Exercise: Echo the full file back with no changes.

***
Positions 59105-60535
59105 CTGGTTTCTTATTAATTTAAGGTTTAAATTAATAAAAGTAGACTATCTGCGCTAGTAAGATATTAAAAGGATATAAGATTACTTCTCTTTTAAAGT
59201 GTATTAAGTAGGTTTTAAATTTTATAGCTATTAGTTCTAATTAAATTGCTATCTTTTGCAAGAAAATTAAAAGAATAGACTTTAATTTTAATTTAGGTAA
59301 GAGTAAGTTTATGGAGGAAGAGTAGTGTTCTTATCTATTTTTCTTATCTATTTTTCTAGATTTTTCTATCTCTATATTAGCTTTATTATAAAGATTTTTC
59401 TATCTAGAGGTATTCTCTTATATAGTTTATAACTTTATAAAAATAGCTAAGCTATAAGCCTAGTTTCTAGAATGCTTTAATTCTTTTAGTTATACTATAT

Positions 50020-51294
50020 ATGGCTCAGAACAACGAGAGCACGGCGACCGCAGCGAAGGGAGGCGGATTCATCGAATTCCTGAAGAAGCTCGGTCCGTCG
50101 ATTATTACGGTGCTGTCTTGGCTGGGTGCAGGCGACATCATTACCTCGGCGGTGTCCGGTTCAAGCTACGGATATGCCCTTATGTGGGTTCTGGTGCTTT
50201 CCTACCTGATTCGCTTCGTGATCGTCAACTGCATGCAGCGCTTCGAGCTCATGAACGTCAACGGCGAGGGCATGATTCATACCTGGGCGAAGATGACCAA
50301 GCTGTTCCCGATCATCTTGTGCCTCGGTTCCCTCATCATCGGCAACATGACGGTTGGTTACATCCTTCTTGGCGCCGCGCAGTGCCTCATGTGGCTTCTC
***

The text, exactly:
Positions 59105-60535
59105 CTGGTTTCTTATTAATTTAAGGTTTAAATTAATAAAAGTAGACTATCTGCGCTAGTAAGATATTAAAAGGATATAAGATTACTTCTCTTTTAAAGT
59201 GTATTAAGTAGGTTTTAAATTTTATAGCTATTAGTTCTAATTAAATTGCTATCTTTTGCAAGAAAATTAAAAGAATAGACTTTAATTTTAATTTAGGTAA
59301 GAGTAAGTTTATGGAGGAAGAGTAGTGTTCTTATCTATTTTTCTTATCTATTTTTCTAGATTTTTCTATCTCTATATTAGCTTTATTATAAAGATTTTTC
59401 TATCTAGAGGTATTCTCTTATATAGTTTATAACTTTATAAAAATAGCTAAGCTATAAGCCTAGTTTCTAGAATGCTTTAATTCTTTTAGTTATACTATAT

Positions 50020-51294
50020 ATGGCTCAGAACAACGAGAGCACGGCGACCGCAGCGAAGGGAGGCGGATTCATCGAATTCCTGAAGAAGCTCGGTCCGTCG
50101 ATTATTACGGTGCTGTCTTGGCTGGGTGCAGGCGACATCATTACCTCGGCGGTGTCCGGTTCAAGCTACGGATATGCCCTTATGTGGGTTCTGGTGCTTT
50201 CCTACCTGATTCGCTTCGTGATCGTCAACTGCATGCAGCGCTTCGAGCTCATGAACGTCAACGGCGAGGGCATGATTCATACCTGGGCGAAGATGACCAA
50301 GCTGTTCCCGATCATCTTGTGCCTCGGTTCCCTCATCATCGGCAACATGACGGTTGGTTACATCCTTCTTGGCGCCGCGCAGTGCCTCATGTGGCTTCTC